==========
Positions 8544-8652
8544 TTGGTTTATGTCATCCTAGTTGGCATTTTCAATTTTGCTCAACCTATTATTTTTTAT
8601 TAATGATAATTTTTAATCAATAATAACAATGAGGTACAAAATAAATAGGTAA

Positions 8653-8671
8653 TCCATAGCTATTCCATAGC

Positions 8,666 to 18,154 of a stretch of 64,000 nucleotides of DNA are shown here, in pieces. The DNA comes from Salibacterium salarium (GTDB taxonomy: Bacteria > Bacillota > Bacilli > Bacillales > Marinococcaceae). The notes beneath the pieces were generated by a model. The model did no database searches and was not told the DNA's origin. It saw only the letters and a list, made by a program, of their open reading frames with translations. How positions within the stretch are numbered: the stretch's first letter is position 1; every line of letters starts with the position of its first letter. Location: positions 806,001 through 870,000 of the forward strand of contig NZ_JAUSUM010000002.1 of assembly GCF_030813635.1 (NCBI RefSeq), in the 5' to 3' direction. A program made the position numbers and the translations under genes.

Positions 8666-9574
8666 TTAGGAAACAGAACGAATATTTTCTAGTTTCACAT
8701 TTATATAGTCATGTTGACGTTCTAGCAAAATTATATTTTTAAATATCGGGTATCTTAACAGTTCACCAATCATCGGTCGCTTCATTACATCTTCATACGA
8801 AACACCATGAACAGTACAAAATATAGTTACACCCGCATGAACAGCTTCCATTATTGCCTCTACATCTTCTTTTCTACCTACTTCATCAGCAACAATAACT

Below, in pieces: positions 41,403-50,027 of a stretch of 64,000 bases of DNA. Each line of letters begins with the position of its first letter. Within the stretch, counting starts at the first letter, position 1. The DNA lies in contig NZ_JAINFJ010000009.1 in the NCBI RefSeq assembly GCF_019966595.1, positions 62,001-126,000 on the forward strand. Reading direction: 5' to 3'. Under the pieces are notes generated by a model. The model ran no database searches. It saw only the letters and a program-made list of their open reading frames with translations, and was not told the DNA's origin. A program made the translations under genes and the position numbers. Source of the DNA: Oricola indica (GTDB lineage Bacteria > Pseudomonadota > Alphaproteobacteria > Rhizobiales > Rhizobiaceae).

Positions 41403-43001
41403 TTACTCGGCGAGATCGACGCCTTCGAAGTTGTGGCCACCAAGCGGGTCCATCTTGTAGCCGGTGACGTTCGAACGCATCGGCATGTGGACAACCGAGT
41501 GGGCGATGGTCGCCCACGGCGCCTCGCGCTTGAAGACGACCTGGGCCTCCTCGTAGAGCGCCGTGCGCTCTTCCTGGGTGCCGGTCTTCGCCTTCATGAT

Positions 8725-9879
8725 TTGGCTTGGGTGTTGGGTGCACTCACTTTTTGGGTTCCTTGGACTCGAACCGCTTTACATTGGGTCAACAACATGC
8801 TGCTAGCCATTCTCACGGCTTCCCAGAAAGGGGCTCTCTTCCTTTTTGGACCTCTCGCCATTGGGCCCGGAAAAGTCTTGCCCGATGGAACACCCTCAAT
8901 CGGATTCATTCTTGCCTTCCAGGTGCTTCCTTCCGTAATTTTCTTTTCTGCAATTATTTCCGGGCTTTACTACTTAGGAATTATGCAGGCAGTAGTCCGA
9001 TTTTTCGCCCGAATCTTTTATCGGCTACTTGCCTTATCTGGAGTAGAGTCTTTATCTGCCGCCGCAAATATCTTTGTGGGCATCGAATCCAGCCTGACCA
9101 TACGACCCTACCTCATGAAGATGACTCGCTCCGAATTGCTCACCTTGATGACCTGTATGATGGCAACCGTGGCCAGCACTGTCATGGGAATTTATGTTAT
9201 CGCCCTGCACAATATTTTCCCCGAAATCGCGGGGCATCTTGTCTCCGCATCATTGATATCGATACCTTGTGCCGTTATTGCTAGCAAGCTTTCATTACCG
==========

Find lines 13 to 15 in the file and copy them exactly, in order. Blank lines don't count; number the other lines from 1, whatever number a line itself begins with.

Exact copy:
41403 TTACTCGGCGAGATCGACGCCTTCGAAGTTGTGGCCACCAAGCGGGTCCATCTTGTAGCCGGTGACGTTCGAACGCATCGGCATGTGGACAACCGAGT
41501 GGGCGATGGTCGCCCACGGCGCCTCGCGCTTGAAGACGACCTGGGCCTCCTCGTAGAGCGCCGTGCGCTCTTCCTGGGTGCCGGTCTTCGCCTTCATGAT

Positions 8725-9879